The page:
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What is it about nice people that attract total idiots?Nice people are martyrs. Idiots are evangelists.

SOCK IT TO ME BABY!!!

Saturday, May 29, 2010

Step into my time machine, week five

...and maybe I can get a fragment of my life being wasted away at work back. I'd go on, but it all becomes bitching after a while, so suffice it to say the end just gets farther and farther away and we'll move on.

On memorial day weekend 35 years ago, we had 12 new additions to the hot 100, 4 to the top 40, and 2 to the top ten, as well as a brand new #1. These list were based on sales and not airplay, which is why they differ somewhat from the billboard charts. The difference being, billboard thinks you should pay for their archive data, and cashbox's is just as good- and free. God bless America!



Of the dozen new songs this week, four posted a major future impact: Glen Campbell's soon to be number one on pop and country, Rhinestone Cowboy, comes in at 96; The Eagles' first chart topper, One of These Nights, at #80; Olivia Newton-John had another of the big country crossovers of 1975, Please Mister Please, at 73; and way up at 69 came McCartney and Wings with Listen to What the Man Says. A couple of other notes to the lower reaches: since I made such a big deal about it last week, the Beach Boys' Sail on Sailor moved up one to 72 this week; and another song more popular on AOR, Supertramp's Bloody Well Right, had peaked at 53 last week and moves down two this week.



The top 40 debuts this week were: Ray Stevens at 40 with Misty; Frankie Valli's Swearing to God (his first true single without the Four Seasons) at 39; the O'Jays with Give the People What They Want (which I sorta remember after just playing a 30-second clip) at 37; and Gwen McRae's Rocking Chair at 31. That song jumped 20 notches, tying for the biggest mover in the countdown with 10cc's I'm Not In Love, which landed at 65 in it's second week. With two moving into the top ten, two fall out: Paul Anka can finally get some sleep as he drifts down from 5 to 11, and Dawn's He Don't Love You tumbles from 7 to 23.



The top ten starts with the song that was most likely my favorite for the week, Chicago's Old Days, moving up 3 to the leadoff position. The sweetheart of covers, Linda Ronstadt, with her redo of the Everly Brothers' 1960 #8, When Will I Be Loved, moves up 2 to #9. Karen and Richard Carpenter move up one to 8 with Only Yesterday; Grand Funk bats cleanup with Bad Time moving from 10 to 7. The Ozark Mountain Daredevils give ground grudgingly, slipping from 4 to 6 with Jackie Blue. America climbs 3 more to the top 5 with Sister Golden Hair; John Denver, with yet another of the country crossovers of 1975, Thank God I'm A Country Boy at 4, up two. In fact, a record six songs would hit #1 on both charts (according to billboard, whom I will now quote after trashing): BJ Thomas' incredibly long titled song; Freddy Fender's Before the Next Teardrop Falls- which is at 3 this week, and holding- the just-debuted Rhinestone Cowboy; CW McCall's truck driving opus Convoy; and Denver's Country Boy as well as the double-sided smash I'm Sorry/ Calypso. John would actually receive country music's entertainer of the year award in 1975; and the controversy over crossover singers being resented by the old guard "flared up" again, as the previous winner, Charlie Rich (who'd had a crossover #1 just the year before) announced the winner, he pulled out a lighter and burned the envelope on stage.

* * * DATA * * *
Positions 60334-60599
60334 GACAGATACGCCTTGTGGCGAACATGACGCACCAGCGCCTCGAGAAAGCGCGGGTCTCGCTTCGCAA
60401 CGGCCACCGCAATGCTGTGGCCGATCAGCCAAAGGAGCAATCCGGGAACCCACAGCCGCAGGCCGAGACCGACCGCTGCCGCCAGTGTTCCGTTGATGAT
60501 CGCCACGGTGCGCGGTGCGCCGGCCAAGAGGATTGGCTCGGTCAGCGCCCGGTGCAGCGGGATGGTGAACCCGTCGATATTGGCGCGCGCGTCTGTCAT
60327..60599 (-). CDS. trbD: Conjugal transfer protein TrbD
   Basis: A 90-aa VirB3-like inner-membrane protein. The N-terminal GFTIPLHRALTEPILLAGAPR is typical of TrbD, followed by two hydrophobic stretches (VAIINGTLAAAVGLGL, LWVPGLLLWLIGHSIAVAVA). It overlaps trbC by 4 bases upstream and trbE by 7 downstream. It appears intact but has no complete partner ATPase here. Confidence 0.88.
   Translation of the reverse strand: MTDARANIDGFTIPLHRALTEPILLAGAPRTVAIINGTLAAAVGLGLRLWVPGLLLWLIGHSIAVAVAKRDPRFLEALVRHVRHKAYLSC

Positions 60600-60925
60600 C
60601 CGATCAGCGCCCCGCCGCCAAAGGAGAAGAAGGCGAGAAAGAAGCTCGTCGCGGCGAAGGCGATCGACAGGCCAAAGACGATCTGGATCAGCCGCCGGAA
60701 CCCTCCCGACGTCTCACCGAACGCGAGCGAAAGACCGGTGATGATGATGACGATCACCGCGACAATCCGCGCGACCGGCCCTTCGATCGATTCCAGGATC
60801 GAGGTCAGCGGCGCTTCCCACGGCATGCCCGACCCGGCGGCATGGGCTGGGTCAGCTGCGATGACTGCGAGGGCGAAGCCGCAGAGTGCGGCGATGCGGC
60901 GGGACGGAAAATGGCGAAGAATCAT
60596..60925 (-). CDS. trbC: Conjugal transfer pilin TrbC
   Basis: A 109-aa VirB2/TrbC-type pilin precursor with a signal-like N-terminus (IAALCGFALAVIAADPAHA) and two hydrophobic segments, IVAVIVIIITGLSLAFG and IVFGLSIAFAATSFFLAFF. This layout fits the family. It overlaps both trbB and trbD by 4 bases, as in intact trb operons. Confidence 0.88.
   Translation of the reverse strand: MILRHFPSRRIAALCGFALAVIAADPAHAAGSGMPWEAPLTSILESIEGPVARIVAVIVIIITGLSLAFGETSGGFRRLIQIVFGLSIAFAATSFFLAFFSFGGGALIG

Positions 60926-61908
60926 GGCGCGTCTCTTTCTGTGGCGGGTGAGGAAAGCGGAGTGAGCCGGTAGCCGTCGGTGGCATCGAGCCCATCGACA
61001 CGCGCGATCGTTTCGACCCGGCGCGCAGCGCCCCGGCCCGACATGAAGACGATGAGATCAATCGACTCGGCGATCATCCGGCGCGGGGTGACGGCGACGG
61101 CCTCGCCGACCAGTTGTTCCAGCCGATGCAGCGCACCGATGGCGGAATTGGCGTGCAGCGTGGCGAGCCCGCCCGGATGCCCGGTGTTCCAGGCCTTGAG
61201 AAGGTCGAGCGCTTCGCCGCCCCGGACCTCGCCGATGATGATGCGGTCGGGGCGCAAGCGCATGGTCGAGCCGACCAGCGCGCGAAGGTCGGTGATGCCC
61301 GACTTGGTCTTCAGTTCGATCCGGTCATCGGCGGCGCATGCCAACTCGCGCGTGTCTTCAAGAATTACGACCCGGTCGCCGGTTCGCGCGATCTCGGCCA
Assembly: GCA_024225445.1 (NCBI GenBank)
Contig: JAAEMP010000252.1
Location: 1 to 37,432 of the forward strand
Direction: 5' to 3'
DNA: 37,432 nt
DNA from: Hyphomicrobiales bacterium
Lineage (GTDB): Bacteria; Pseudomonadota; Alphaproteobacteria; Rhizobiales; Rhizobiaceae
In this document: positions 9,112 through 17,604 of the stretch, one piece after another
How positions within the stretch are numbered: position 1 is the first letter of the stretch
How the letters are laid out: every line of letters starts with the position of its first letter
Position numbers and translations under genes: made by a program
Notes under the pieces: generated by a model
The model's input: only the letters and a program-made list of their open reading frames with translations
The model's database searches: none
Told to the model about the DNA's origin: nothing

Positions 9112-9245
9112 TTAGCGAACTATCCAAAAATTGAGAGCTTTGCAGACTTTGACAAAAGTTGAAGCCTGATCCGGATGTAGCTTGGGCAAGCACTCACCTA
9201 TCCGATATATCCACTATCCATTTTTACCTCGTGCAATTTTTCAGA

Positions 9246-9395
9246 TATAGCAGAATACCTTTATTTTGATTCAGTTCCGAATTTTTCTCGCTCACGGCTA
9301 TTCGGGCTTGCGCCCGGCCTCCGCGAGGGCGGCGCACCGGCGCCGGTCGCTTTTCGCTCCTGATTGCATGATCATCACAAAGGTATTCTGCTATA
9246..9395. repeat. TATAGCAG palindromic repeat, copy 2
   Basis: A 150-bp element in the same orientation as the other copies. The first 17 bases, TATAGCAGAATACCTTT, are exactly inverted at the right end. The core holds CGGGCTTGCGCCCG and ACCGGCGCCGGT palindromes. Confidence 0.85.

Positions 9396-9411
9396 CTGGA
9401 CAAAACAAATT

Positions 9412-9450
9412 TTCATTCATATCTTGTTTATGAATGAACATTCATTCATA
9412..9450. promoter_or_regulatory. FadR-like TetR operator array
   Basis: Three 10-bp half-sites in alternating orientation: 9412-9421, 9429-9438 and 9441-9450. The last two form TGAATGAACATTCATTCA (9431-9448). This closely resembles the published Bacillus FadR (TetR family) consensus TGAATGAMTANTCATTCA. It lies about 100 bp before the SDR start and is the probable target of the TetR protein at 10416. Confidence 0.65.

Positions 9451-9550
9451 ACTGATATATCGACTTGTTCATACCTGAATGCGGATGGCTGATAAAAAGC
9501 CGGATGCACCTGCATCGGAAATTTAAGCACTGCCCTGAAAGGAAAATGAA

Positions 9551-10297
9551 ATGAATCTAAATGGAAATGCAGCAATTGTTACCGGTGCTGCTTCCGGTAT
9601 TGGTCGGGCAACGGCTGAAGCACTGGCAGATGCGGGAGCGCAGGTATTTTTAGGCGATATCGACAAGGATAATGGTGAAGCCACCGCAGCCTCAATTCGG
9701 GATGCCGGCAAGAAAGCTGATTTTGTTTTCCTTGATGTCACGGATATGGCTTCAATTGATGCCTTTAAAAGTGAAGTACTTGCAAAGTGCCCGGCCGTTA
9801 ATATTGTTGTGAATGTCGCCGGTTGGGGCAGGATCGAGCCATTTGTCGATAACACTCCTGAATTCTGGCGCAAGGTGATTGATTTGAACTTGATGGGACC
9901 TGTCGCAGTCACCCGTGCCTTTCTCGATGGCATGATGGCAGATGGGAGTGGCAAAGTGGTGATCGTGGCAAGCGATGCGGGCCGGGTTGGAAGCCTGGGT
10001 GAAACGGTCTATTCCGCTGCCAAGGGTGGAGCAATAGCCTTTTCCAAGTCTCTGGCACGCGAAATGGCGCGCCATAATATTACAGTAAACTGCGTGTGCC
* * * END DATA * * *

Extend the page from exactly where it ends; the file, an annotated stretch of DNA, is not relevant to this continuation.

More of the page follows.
Anyway, as I said, we have a new top dog, which means Earth Wind and Fire have dropped a notch to #2 with Shining Star. The new number one is How Long by Ace, a band led by singer Paul Carrack, better known as the Lead singer for Mike Rutherford's project Mike and the Mechanics. Carrack was the singer for their big hit The living Years which also hit #1 in March of 1989.

Almost left out our biggest dropper this week. Barry Manilow's It's a Miracle tumbles 41 notches to 64. And the mighty Martin Index has a new high of 40 this week. In fact, a couple of years ago I actually did a top 1200 of the seventies. Out of those 1200, one top ten (Listen to what the Man Says at 7), five of my top 50 (Sister Golden Hair at 14, Old Days at 19, Only Yesterday at 22, and Love Will Keep Us Together at 41) 9 out of the top hundred (with Sail on Sailor at 52, Bad Time at 60,Magic by Pilot at 53, and Misty at 83), eleven of the top 200 (Rhinestone Cowboy at 115 and ((Take Me In Your Arms)) Rock Me at 167) and a total (except for those I missed) of 26 out of the top 1000 IN THIS WEEK'S COUNTDOWN. Now do you see why my Wayback Machine stops here?

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